Wednesday, March 08, 2017

Vigils 'n' Sigils: Whither Protest?

The internet is frustratingly short on answers and predictably high on speculation when it comes to my naaktlooper ancestors -- so, hey: why not contribute a little speculation of my own?*

I've read a couple of accounts that describe the run as "an act of protest." If you'll pardon the pun, I tend to chafe at this interpretation.
Exactly.
I initially viewed the run as a fit of religious ecstasy (or hysteria). The group's leader, Heynrick Heynricx, was a self-proclaimed prophet prone to fits and visions. On this particular Wednesday night he tore off all his clothes and threw them into the fire, then urged his followers to do likewise -- the better to "proclaim the naked truth" to all of Amsterdam.

Eleven people followed suit, including four women, and out they went into the February night air, padding over Amsterdam's cobblestones and shouting "Woe! Woe over the world and the godless!"
"Also: free tuition!"
I figured a person had to be deeply in the throes to take on Amsterdam's winter air in the buff. And there's little doubt this bunch had whipped up quite the passion. But this was no regrettable act of sudden impulse -- apparently the participants eschewed clothing for their trials as well, which seem to have occurred within a week or two after arrest.

Barend Dierksz's The Naked Runners Of Amsterdam (above) portrays the participants in the lush manner of the Renaissance masters he was emulating, but given their modest social standing it's unlikely these 12 were anywhere near this well-nourished. In most etchings of executions the Anabaptist martyrs look like rag dolls. By the time this dozen was led into court, one nude winter sprint followed by a few nights in jail had rendered them all susceptible to respiratory infections. They "behaved bizarrely."

The judge was as merciful as the times allowed. He ruled out demon possession, thus sparing them the further indignities and discomforts that "witches" and the like were subject to prior to execution. And although execution was inevitable, they were all beheaded -- another relative mercy. There's no mention of the convicted professing any expression of gratitude on these matters.

So a protest it was indeed.

How angry and fed up with the status quo did these folk have to be to behave this way, in a sustained manner right to the end? For that matter, how about the thousands of others that followed -- some of whom behaved with pronounced civility and even compassion in the face of barbaric cruelty?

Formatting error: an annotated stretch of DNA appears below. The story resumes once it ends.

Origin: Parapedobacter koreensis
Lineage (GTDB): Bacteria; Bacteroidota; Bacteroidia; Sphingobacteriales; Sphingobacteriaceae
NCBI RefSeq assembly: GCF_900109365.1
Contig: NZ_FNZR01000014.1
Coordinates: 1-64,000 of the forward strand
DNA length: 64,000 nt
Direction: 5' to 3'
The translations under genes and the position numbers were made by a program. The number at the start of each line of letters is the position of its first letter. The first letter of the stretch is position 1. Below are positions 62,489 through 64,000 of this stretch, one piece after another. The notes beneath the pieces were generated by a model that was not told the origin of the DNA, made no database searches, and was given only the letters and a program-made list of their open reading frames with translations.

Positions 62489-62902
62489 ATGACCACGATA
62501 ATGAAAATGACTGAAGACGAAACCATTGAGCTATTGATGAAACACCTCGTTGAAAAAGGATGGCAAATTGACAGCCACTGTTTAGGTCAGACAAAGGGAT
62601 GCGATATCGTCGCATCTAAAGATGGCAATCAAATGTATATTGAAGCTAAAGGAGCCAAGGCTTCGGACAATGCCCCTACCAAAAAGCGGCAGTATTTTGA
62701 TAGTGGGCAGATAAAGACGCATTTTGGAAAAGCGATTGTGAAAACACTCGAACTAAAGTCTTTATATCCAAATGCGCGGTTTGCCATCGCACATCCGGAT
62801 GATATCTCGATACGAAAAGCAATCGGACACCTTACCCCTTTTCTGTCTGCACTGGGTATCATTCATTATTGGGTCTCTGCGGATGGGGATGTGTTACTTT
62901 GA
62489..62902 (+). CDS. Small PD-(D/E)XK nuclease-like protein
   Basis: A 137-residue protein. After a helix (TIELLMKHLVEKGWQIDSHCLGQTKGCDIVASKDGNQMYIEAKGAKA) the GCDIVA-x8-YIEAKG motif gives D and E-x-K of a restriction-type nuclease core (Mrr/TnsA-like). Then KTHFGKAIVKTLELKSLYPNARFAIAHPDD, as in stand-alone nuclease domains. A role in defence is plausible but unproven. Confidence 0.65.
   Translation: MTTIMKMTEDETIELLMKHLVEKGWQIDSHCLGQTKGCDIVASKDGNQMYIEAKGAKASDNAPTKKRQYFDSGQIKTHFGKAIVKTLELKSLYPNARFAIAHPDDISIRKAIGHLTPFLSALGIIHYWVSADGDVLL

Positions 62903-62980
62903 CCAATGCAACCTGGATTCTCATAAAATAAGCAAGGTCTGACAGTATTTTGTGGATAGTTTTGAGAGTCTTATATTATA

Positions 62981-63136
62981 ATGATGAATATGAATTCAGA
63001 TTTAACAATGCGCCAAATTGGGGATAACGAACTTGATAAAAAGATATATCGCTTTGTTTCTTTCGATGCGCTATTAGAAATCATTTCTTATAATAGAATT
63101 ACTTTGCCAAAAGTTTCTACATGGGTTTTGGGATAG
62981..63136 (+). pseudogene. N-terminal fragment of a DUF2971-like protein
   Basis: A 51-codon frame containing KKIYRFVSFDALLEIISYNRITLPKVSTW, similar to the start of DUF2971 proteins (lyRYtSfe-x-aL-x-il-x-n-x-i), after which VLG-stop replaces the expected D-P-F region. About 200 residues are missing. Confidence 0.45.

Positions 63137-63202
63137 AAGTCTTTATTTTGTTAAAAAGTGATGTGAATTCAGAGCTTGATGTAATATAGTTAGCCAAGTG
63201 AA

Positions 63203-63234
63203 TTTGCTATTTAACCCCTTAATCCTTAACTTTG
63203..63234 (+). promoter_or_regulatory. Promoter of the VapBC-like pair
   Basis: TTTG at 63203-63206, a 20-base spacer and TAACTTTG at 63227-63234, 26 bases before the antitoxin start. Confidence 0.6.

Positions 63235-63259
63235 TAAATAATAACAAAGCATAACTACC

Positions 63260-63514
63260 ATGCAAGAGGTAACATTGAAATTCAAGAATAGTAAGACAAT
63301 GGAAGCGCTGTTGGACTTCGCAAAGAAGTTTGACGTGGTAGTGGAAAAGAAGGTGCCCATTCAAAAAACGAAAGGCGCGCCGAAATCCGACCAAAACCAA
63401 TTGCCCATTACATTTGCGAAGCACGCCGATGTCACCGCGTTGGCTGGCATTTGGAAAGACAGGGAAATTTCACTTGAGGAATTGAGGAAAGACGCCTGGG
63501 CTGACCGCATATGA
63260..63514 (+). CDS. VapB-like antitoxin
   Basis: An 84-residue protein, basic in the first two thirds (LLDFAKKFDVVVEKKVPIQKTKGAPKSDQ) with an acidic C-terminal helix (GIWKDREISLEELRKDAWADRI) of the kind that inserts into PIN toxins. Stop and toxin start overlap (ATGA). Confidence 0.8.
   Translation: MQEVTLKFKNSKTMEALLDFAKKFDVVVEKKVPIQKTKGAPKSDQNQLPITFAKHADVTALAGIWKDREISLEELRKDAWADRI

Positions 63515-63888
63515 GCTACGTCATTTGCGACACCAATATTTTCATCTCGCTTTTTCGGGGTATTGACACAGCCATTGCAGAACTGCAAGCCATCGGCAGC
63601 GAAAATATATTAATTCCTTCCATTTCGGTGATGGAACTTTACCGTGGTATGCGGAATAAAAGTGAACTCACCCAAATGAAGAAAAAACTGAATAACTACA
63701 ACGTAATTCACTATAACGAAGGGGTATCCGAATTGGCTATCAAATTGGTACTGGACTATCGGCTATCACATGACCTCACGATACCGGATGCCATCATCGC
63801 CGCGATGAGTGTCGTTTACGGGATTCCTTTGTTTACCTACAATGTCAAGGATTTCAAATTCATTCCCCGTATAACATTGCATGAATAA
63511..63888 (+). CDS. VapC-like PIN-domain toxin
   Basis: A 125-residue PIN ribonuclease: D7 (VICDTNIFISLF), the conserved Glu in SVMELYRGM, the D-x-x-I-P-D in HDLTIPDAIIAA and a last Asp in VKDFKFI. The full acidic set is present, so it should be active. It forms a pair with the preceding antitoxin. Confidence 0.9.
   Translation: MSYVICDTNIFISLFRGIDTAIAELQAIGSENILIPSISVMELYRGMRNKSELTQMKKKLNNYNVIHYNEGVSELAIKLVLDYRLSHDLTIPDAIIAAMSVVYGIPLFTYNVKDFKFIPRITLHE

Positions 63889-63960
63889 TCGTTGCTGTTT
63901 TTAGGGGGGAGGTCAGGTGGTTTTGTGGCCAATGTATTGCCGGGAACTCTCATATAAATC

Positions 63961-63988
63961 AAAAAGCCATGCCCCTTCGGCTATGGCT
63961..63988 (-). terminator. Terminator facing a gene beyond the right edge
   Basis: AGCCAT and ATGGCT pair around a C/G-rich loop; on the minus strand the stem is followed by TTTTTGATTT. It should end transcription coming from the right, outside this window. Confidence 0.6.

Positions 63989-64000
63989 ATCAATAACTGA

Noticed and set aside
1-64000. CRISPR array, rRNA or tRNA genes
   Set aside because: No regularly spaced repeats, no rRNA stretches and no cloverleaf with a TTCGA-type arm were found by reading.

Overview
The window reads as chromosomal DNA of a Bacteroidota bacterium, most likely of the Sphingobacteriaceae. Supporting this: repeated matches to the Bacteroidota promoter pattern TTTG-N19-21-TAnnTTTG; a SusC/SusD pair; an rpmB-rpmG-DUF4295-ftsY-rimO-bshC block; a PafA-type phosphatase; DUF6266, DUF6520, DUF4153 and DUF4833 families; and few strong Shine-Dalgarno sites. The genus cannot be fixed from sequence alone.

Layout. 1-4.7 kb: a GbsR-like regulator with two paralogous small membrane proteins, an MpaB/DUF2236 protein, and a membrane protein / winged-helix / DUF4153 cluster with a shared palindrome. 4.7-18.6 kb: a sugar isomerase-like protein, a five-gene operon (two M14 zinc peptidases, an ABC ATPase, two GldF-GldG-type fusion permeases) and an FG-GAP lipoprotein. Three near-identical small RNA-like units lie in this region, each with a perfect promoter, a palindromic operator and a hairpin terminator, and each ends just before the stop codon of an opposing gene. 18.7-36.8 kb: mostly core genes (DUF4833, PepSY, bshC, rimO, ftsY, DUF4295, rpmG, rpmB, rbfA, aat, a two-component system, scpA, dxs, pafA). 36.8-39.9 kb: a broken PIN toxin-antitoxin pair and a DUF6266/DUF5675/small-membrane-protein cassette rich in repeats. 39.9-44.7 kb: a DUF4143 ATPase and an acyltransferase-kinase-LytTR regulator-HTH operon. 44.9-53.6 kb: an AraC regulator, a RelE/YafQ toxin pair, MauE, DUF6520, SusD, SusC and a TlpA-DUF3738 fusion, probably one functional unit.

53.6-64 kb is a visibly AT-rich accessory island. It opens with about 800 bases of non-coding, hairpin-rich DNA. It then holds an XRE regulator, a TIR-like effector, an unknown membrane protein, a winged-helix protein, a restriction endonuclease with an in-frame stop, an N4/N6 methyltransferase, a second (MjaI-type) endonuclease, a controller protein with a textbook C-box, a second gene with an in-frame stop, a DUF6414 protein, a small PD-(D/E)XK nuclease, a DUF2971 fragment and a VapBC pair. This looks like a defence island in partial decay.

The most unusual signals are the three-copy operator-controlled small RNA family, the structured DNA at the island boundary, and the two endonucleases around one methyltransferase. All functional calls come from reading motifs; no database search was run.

A recent biographer of Martin Luther went to some pains to suggest that, in fact, by the time he posted his 95 Theses the Holy Roman Church was keen if not desperate to initiate substantial reform -- but Luther was having none of it. "Reform" wasn't really Luther's intention -- revolution was. Good ol' Martin Luther (stubborn, arrogant prick that he was) just had to keep pushing the argument right to the limit, effectually condemning thousands of sincere innocents to horrific martyrdom.**

Eyeeeah -- maybe, maybe not. I have to think if thousands of people are willing to commit themselves (to say nothing of their loved ones) to the near-likelihood of a terrible death all for the sake of a fledgling alternative to the Magisterium as it currently exists, then that Magisterium has evidently morphed into an oppressive tyranny of the imagination.

And yet, and yet -- there's no denying it: Martin Luther truly was a stubborn, arrogant prick.
"You say that like it's a bad thing!"
A fact that definitely colours my perception of the revolution that followed. To be continued . . .

*Relying on what appears to me the most authoritative account on the web: Gary K. Waite's summary of Albert Mellink's historical documents.

**Okay, I'm actually riffing off a review, and not the work proper. To wit: "Without Luther, many of us wouldn’t be standing here unable to do other than lament his violent language and its tragic consequences, and learn from it the utter necessity of civility and of embracing the humanistic alternatives represented by Erasmus and Thomas More" -- T.F. Rigelhof; also: "In effect, [Luther biographer Richard Marius] sees the Protestant Reformation as a counter-Renaissance, aborting the gentler tempering of Christiandom that the revival of classical learning and classical moral philosophy had begun in Italy" -- Jack Miles.

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